I have a CUDA program that calls the kernel repeatedly within a for loop. The code computes all rows of a matrix by using the values computed in the previous one until the entire matrix is done. This is basically a dynamic programming algorithm. The code below fills the (i,j) entry of many separate matrices in parallel with the kernel.

for(i = 1; i <=xdim; i++){

  for(j = 1; j <= ydim; j++){ 

    start3time = clock();
    assign5<<<BLOCKS, THREADS>>>(Z, i, j, x, y, z)
    end3time = clock(); 
    diff = static_cast<double>(end3time-start3time)/(CLOCKS_PER_SEC / 1000); 
    printf("Time for i=%d j=%d is %f\n", i, j, diff); 


The kernel assign5 is straightforward

__global__ void assign5(float* Z, int i, int j, int x, int y, int z) {

  int id = threadIdx.x + blockIdx.x * blockDim.x;

  char ch = database[j + id];

  Z[i+id] = (Z[x+id] + Z[y+id] + Z[z+id])*dev_matrix[i][index[ch - 'A']];



My problem is that when I run this program the time for each i and j is 0 most of the time but sometimes it is 10 milliseconds. So the output looks like

Time for i=0 j=0 is 0
Time for i=0 j=1 is 0
Time for i=15 j=21 is 10
Time for i=15 j=22 is 0

I don't understand why this is happening. I don't see a thread race condition. If I add

if(i % 20 == 0) cudaThreadSynchronize();

right after the first loop then the Time for i and j is mostly 0. But then the time for sync is sometimes 10 or even 20. It seems like CUDA is performing many operations at low cost and then charges a lot for later ones. Any help would be appreciated.

  • 3
    Surely that is just aliasing because the precision of the time source is too low?
    – talonmies
    Jan 5, 2012 at 15:49
  • I forgot to add that the variables Z and database are device global arrays and dev_matrix and index and device constant arrays. The memory access is coalesced.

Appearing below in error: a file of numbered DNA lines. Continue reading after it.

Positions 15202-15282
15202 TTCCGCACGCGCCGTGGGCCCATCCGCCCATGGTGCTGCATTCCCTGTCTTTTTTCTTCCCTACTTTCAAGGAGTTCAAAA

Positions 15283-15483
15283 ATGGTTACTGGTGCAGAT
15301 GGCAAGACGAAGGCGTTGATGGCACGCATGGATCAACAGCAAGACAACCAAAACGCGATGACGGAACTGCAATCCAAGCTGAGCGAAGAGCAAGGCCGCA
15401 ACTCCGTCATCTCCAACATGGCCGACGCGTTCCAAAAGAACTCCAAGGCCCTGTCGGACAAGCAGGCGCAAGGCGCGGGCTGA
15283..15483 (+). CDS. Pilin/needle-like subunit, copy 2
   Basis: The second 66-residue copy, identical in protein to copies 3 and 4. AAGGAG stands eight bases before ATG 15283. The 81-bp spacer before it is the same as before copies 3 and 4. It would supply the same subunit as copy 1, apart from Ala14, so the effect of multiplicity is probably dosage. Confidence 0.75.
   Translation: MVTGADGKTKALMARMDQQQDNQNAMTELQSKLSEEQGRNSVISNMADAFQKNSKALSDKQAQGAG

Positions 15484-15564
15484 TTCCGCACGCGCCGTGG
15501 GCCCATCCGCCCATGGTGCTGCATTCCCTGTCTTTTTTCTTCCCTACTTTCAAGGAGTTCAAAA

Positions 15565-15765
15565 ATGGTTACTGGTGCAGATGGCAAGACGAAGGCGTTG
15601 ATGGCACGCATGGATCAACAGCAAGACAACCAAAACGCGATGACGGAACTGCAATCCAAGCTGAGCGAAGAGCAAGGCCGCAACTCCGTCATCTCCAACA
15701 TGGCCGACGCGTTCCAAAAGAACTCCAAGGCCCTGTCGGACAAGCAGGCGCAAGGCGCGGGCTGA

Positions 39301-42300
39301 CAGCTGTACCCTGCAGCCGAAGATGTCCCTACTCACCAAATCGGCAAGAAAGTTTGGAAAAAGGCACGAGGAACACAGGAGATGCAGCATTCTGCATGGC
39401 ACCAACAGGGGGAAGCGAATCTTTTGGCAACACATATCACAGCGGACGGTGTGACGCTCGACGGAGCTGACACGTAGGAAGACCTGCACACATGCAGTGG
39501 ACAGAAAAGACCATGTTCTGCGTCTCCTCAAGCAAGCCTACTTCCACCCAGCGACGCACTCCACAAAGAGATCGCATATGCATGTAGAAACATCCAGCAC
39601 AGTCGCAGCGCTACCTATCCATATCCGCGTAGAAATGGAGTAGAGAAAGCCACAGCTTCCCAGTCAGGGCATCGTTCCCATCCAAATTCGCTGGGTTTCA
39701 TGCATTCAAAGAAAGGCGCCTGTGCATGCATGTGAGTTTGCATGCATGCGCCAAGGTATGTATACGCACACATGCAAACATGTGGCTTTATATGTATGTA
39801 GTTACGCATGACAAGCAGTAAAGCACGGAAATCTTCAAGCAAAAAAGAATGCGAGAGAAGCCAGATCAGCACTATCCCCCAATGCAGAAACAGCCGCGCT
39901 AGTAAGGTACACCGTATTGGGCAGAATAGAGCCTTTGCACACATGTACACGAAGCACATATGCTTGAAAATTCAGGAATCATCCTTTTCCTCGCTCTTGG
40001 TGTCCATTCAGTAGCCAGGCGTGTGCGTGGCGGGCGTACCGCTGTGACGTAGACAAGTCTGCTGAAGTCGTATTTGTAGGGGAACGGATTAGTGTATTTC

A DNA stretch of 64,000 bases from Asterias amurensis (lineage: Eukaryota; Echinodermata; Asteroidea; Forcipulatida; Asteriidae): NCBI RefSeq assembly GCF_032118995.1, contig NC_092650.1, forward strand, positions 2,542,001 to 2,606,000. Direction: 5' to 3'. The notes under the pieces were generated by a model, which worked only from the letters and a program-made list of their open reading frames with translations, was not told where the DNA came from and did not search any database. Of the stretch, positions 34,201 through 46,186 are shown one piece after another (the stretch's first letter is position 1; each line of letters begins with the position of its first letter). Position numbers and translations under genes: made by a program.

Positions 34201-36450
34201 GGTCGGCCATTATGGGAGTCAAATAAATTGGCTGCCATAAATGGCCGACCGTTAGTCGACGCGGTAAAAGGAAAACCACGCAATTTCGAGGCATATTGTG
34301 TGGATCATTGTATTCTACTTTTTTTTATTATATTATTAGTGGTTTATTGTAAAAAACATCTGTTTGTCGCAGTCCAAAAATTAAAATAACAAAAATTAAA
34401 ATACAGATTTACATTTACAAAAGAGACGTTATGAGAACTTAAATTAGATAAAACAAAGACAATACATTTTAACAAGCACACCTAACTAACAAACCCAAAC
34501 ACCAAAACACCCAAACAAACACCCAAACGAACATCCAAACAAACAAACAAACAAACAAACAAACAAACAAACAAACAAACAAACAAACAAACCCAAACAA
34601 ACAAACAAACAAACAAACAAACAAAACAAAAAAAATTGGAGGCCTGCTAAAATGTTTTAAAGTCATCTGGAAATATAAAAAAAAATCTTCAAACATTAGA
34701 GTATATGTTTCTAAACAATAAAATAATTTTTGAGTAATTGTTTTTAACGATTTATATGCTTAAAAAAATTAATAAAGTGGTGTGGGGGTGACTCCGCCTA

– Ross
    Jan 5, 2012 at 15:50
  • 4
    The results are inconsistent because your clock resolution is about 10ms, like talonmies said. Better to just measure the time of the whole loop. If you need high-res, per-iteration measurements, then this answer should help. Jan 5, 2012 at 16:16
  • I've measured the time now in microseconds using the timer indicated above. Each early iteration (all i < 20) takes 3 or 4 microseconds. It then spikes to about 120 for the next three iterations and 8 or 9 microseconds from then on. In between there are more spikes but most iterations take 8 or 9. Interestingly, if I add a cudaThreadSynchronize() right after the first loop then all iterations take 3 or 4 microseconds without spikes. The cudaThreadSynchronize() takes about 700 microseconds each time. I don't see a race condition in my program. Could you say why this is happening? Thanks.
    – Ross
    Jan 5, 2012 at 19:55
  • 1
    No it's on Linux. I believe I may be measuring the runtime incorrectly. Someone on a different forum said I should be using cudaEventRecord and cudaEventSynchronize. I'm getting consistent results now.
    – Ross
    Jan 6, 2012 at 4:06

1 Answer 1


I think you have a misconception about what a kernel call in CUDA actually does on the host. A kernel call is non-blocking and is only added to the device's queue. If you're measuring time before and after your kernel call, then the difference has nothing to do with how long your kernel call takes (it would measure the time it takes to add the kernel call to the queue).

You should add a cudaThreadSynchronize() after every kernel call and before you measure end3time. cudaThreadSynchronize() blocks and returns if all kernels in the queue have finished their work.

This is why

if(i % 20 == 0) cudaThreadSynchronize();

made spikes in your measurments.

  • 1
    Thanks, this makes sense now. Also, it appears that cudaMemcpy will block until all threads are finished.
    – Ross
    Jan 8, 2012 at 19:52
  • 1
    Yes, calls to cudaMemcpy block on the host until all threads are finished. This is the standard memcopy function because thats what you want most of the time. There is also cudaMemcpyAsync(), which is the non-blocking variant. Jan 9, 2012 at 0:52
  • 1
    Just as reference for future readers: cudaThreadSyncronize is deprecated and cudaDeviceSynchronize should be used instead.
    – AkiRoss
    Sep 28, 2012 at 9:16

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